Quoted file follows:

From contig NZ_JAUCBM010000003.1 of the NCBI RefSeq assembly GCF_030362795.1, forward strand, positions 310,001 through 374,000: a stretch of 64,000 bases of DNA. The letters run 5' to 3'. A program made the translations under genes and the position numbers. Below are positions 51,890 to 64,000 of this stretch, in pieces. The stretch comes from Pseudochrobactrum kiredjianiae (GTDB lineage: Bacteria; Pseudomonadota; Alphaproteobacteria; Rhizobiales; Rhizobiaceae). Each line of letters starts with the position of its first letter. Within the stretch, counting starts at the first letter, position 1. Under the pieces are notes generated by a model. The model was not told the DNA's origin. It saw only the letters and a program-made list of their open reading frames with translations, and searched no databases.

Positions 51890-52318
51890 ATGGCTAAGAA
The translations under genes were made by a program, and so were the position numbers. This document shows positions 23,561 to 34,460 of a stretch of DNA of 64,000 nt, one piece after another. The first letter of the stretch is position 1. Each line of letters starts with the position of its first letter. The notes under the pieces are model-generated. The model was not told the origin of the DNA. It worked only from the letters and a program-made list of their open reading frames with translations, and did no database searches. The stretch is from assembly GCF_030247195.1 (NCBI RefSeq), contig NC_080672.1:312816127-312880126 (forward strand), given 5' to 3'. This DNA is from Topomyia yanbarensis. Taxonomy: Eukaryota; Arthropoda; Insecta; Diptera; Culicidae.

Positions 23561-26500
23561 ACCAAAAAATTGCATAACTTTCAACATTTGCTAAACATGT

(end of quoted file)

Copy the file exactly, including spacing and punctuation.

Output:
From contig NZ_JAUCBM010000003.1 of the NCBI RefSeq assembly GCF_030362795.1, forward strand, positions 310,001 through 374,000: a stretch of 64,000 bases of DNA. The letters run 5' to 3'. A program made the translations under genes and the position numbers. Below are positions 51,890 to 64,000 of this stretch, in pieces. The stretch comes from Pseudochrobactrum kiredjianiae (GTDB lineage: Bacteria; Pseudomonadota; Alphaproteobacteria; Rhizobiales; Rhizobiaceae). Each line of letters starts with the position of its first letter. Within the stretch, counting starts at the first letter, position 1. Under the pieces are notes generated by a model. The model was not told the DNA's origin. It saw only the letters and a program-made list of their open reading frames with translations, and searched no databases.

Positions 51890-52318
51890 ATGGCTAAGAA
The translations under genes were made by a program, and so were the position numbers. This document shows positions 23,561 to 34,460 of a stretch of DNA of 64,000 nt, one piece after another. The first letter of the stretch is position 1. Each line of letters starts with the position of its first letter. The notes under the pieces are model-generated. The model was not told the origin of the DNA. It worked only from the letters and a program-made list of their open reading frames with translations, and did no database searches. The stretch is from assembly GCF_030247195.1 (NCBI RefSeq), contig NC_080672.1:312816127-312880126 (forward strand), given 5' to 3'. This DNA is from Topomyia yanbarensis. Taxonomy: Eukaryota; Arthropoda; Insecta; Diptera; Culicidae.

Positions 23561-26500
23561 ACCAAAAAATTGCATAACTTTCAACATTTGCTAAACATGT